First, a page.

In Osbourne Vs Persons Unknown5, the Claimant complained of theft of NFTs from his account with a peer-to-peer NFT marketplace and sought an order for restraining the dissipation of stolen assets. Though the court did not engage in any detailed analysis on the issue of NFTs as property, it proceeded on the basis that “there is at least realistically arguable case that such tokens are to be treated as property as a matter of English law.”
New Zealand: Ruscoe Vs Cryptopia6
This is one of the early decisions on the issue. The decision is well reasoned and based on a thorough analysis of the technology and the preceding legal authorities.
The case involved liquidation proceedings of a cryptocurrency trading exchange, and the court was called upon to determine who owns the cryptocurrency under the control of the company in liquidation. The creditors of the company contended that the cryptocurrencies belong to the company in liquidation and, therefore, they form part of the liquidation asset. On the other hand, the account holders asserted their proprietary rights over the cryptocurrency.
The court relied on the Legal Statement for the definition of crypto assets and their character as property. It applied the Ainsworth criteria to crypto currencies and by a detailed reasoning, concluded that cryptocurrency meet the standard criteria outlined by Lord Wilberforce to be considered as a species of property. They are a type of intangible property because of the combination of their three independent features: first, they obtain their definition as a result of public key; and the control and stability are provided by the other two features- the private key attached to the corresponding public key, and generation of fresh private key upon a transfer of the relevant coin.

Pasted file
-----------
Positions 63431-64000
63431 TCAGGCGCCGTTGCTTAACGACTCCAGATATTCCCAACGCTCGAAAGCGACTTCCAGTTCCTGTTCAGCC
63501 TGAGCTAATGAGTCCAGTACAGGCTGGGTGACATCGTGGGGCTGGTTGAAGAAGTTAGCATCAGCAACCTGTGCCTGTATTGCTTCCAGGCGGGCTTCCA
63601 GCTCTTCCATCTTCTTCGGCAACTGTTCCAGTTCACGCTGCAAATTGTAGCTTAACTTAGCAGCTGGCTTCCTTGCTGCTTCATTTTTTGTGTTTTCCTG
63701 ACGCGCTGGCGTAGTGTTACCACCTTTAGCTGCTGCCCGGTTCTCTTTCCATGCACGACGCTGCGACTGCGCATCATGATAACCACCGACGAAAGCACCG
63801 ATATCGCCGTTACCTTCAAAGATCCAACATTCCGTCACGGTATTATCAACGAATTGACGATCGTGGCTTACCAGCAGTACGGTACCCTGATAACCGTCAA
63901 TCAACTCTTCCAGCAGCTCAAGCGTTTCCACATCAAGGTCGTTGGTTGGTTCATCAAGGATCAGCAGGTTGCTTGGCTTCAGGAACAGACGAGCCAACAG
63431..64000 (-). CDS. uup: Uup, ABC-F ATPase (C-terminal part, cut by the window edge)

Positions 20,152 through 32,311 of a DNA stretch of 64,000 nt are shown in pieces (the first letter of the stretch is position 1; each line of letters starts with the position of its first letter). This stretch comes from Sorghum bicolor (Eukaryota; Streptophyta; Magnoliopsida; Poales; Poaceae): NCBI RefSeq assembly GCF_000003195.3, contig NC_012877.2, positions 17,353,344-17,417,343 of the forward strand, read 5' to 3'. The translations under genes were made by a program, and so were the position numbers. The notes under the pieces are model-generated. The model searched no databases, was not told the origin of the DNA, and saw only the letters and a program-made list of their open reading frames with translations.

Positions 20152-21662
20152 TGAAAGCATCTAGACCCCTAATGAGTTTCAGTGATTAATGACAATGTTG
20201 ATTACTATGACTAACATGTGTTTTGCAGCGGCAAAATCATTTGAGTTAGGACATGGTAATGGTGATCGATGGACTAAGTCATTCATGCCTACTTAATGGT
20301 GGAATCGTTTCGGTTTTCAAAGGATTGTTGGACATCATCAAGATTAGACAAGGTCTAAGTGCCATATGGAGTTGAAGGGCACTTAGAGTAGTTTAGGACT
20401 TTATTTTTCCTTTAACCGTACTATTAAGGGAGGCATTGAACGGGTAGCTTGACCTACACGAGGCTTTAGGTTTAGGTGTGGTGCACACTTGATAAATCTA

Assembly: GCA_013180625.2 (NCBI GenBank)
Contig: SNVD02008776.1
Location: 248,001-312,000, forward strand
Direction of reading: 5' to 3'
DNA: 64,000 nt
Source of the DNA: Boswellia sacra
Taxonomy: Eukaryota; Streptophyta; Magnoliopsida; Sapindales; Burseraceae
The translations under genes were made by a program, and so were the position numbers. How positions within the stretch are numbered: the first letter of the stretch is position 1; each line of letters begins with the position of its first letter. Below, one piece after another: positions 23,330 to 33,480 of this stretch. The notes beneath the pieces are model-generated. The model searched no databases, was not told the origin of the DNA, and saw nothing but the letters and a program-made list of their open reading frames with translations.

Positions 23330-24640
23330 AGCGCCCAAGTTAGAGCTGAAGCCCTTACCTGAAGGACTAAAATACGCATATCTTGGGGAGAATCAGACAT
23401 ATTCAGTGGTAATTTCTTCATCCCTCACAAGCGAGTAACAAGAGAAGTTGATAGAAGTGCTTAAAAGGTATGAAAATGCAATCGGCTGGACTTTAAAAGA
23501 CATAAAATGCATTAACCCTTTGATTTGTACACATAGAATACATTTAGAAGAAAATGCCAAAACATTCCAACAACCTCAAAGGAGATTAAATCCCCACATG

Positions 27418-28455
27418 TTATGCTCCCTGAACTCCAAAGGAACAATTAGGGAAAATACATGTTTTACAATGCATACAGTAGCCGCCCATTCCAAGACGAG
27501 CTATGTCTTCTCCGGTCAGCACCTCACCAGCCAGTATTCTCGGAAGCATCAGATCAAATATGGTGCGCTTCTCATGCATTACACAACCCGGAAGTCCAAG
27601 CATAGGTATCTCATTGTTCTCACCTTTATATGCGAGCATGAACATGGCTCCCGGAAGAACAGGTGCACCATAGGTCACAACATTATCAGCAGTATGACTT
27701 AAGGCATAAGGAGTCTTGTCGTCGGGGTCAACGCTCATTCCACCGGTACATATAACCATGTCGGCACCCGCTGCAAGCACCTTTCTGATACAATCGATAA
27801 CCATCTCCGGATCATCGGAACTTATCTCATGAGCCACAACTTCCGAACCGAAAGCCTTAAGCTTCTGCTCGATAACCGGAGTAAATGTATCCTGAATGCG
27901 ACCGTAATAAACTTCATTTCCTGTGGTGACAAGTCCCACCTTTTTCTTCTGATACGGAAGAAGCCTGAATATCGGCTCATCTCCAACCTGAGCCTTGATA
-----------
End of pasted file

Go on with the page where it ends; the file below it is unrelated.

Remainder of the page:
Though this case was concerned with cryptocurrency, a fungible token, its conclusions and the ratio will also apply, in fact more so, in case of non-fungible token. Non fungibility of NFT reinforces its character as uniquely defined and easily identifiable digital asset. It also reinforces its characteristic of exclusivity. All these factors in fact contribute to NFT’s qualification as property.
Singapore: Bored Ape Case
Bored Ape Yacht Club (BAYC) is a collection of digital artworks, each depicting an ape with unique attributes. All the artworks are tokenized (Bored Ape NFT) on the Ethereum blockchain, and each piece has a unique hash number and token ID. The claimant owned one such token. The Bored Ape NFT could be traded at OpenSea or any other NFT marketplace or offered as collateral for a loan in cryptocurrency, as the Claimant did in this case.